MINDFULNESS MEDITATION, focusing one’s awareness on the present moment, is, as you probably already know, touted as a way to improve happiness and reduce anxiety.
The idea appeals to me because I get bored easily. I also get easily overwhelmed. In fact, for me, the sweet spot between boredom and being overwhelmed is very thin indeed. I decided that learning to be more focused on the present moment would make my waking hours more restful and that mindfulness would make the time flow more evenly.
My first try in reaching this elusive goal was a course from the Great Courses website. I can’t remember exactly how long the course was—but at least 24 hours of lecture on the benefits of mindfulness and how to achieve it. The instructor was less than thrilling, and I got bored after about six hours and concluded that this wasn’t making me more mindful, just eager to do something else.
My next idea to learn mindfulness sounded perfect: a studio within walking distance of my house advertising classes in mindfulness. What could be more convenient? I attended one Sunday, took a seat with about 30 other people who seemed anxious about this opportunity to recharge through meditation. As we went through the session, listening to the facilitator, I glanced around, trying to figure out how sitting in a room on hard chairs among strangers could relieve stress. Not only did I not relax but I started to feel agitated. I couldn’t help but focus on the person next to me, who kept shaking his head and rocking back and forth during all this meditation. It drove me crazy. I kept thinking he was going to end on my lap, and this distracted me from even the most minute
amount of relaxation. Needless to say, I did not return.
It turns out, you don’t have to just sit still to be mindful. You can walk while being mindful or do almost any other activity. The goal is to focus on what you are doing without letting your mind wander. This sounded more reasonable for me. After all, I got that feeling when I used to play tennis and while I swim. As long as I had something to concentrate on, I could be more mindful.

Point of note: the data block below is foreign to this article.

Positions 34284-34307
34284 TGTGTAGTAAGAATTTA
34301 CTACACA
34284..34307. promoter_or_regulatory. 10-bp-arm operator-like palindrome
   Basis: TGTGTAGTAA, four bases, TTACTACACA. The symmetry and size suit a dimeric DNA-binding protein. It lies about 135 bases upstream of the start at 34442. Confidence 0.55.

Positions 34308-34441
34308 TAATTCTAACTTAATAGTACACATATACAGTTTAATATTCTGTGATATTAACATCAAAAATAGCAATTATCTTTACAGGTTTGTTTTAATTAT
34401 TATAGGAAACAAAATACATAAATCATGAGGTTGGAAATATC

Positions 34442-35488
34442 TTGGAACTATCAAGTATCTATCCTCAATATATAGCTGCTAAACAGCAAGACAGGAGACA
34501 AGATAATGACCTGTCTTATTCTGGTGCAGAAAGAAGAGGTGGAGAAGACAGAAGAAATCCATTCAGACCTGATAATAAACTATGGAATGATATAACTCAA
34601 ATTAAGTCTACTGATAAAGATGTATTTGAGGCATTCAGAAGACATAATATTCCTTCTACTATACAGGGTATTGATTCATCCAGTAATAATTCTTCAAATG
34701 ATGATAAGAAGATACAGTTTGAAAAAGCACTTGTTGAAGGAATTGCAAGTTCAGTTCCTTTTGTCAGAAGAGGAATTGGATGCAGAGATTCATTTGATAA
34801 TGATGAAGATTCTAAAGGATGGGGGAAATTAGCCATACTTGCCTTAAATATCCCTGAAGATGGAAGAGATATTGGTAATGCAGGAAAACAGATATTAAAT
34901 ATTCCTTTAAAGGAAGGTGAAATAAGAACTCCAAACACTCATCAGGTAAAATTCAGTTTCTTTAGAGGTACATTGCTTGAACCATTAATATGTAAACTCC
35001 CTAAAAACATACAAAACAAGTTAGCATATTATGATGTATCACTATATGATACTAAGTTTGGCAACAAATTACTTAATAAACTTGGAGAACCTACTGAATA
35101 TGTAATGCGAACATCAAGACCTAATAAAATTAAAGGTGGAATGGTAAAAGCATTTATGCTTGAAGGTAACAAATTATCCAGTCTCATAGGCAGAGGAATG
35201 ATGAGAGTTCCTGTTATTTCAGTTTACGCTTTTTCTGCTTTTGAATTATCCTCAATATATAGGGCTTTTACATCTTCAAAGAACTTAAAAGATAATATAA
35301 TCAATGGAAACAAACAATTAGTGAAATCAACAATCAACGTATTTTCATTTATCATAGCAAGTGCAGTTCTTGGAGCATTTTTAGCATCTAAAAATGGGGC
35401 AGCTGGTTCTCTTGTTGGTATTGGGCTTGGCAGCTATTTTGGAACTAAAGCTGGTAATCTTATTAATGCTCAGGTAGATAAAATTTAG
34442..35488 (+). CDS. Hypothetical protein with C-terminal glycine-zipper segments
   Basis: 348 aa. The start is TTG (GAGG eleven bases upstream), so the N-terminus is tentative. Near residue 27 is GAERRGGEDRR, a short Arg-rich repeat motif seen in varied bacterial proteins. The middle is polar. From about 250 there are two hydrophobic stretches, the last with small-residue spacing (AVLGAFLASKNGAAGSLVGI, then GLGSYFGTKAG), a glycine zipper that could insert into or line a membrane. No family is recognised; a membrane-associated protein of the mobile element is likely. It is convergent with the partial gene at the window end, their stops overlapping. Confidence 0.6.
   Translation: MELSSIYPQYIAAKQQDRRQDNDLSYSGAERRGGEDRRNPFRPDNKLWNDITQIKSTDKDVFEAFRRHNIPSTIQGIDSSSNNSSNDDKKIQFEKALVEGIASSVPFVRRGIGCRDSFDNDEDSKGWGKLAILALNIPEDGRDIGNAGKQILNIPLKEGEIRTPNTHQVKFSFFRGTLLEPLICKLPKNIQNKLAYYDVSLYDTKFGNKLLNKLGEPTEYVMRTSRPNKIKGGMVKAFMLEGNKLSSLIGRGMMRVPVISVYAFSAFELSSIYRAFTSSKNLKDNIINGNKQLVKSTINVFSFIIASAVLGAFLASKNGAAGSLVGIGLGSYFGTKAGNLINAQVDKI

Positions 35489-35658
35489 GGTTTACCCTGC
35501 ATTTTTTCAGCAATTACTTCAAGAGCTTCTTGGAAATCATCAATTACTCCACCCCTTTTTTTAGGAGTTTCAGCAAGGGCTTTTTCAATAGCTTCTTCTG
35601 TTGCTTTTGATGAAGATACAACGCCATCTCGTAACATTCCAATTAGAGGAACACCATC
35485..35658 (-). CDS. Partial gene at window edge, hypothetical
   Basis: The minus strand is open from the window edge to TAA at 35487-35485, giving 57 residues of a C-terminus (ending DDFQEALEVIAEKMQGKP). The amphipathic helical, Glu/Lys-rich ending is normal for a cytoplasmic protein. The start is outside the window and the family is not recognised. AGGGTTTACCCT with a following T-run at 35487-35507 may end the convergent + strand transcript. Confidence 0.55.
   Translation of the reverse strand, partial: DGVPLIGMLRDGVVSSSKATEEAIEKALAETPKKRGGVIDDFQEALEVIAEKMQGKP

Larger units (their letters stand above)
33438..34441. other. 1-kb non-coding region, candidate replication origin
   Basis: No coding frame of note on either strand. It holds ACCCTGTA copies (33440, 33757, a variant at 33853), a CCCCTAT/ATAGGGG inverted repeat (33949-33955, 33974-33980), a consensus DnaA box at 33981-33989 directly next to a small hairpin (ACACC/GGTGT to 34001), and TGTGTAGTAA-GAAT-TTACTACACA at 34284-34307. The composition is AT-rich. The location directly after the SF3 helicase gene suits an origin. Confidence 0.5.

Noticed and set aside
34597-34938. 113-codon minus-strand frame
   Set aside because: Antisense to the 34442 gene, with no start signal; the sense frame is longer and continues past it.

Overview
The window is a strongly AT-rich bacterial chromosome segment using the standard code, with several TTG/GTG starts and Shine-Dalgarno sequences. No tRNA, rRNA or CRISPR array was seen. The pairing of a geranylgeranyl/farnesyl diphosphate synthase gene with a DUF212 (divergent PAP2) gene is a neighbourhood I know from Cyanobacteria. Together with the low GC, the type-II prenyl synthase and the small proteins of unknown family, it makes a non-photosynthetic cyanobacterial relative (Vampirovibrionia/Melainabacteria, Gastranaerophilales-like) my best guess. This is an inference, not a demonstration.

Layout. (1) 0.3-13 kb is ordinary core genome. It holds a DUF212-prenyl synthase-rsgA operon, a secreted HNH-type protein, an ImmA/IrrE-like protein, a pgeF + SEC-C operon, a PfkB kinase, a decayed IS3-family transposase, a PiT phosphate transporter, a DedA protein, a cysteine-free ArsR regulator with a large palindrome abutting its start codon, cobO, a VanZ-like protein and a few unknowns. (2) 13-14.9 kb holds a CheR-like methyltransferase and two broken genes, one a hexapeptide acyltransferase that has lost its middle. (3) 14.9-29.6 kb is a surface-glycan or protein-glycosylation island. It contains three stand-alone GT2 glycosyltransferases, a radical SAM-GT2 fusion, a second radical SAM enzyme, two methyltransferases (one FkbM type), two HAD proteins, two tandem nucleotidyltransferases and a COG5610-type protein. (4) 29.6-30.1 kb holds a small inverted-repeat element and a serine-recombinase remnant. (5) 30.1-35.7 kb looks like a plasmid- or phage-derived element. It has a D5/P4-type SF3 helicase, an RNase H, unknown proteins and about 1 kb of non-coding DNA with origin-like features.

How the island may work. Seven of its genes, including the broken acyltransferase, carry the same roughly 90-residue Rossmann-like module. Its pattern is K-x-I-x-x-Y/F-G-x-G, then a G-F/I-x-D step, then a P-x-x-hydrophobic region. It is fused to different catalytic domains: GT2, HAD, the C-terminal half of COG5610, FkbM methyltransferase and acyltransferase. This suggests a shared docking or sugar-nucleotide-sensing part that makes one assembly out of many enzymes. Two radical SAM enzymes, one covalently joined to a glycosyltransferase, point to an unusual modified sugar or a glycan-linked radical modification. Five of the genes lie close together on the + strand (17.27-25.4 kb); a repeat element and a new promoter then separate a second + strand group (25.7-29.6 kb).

I decided to take a class in cupcake decorating as a way to focus my mind on an activity that surely requires concentration. Little did I know that only three adults would be present, outnumbered by young adults around 12 years of age. As I was trying to concentrate on creating flower petals in magenta I was distracted by the girl next to me who wanted to move through the course faster than the instructor and learn how to mix colors. Paradoxically, I too was feeling the urge to expedite the lesson but was trying very hard to be patient, waiting for the information to flow from the instructor at her pace. I
think my patience was influenced by the fact that I didn’t find acting like a 12-year-old very appealing.
Despite these setbacks, I think I am actually getting the hang of being mindful. At work, I try to complete a task with a bit more focus, whereas I used to want distraction and to work on several projects at once. And when I have insomnia I find that practicing mindfulness does help.
I’ve decided that mindfulness while doing an activity is the right approach for me. I’m planning to attend a knitting club that I heard about at a local Starbucks, although the caffeine may make relaxation a bit more difficult.
And I’m looking forward to a monthly event I’ve heard of at the National Cathedral. It’s a labyrinth walk,* where you walk around a circular pattern they lay on the floor, designed for prayer or meditation. I’m already worrying about what to do when someone in front of me is going too slowly, but I understand you can pass him or her. Sounds like just my speed.
Danielle Schor is a Washington, DC, writer in Washington.
*There’s also a labyrinth, this one outdoors, in Georgetown Waterfront Park, about a block west of Wisconsin Avenue NW where it dead-ends at Water Street NW, in Georgetown.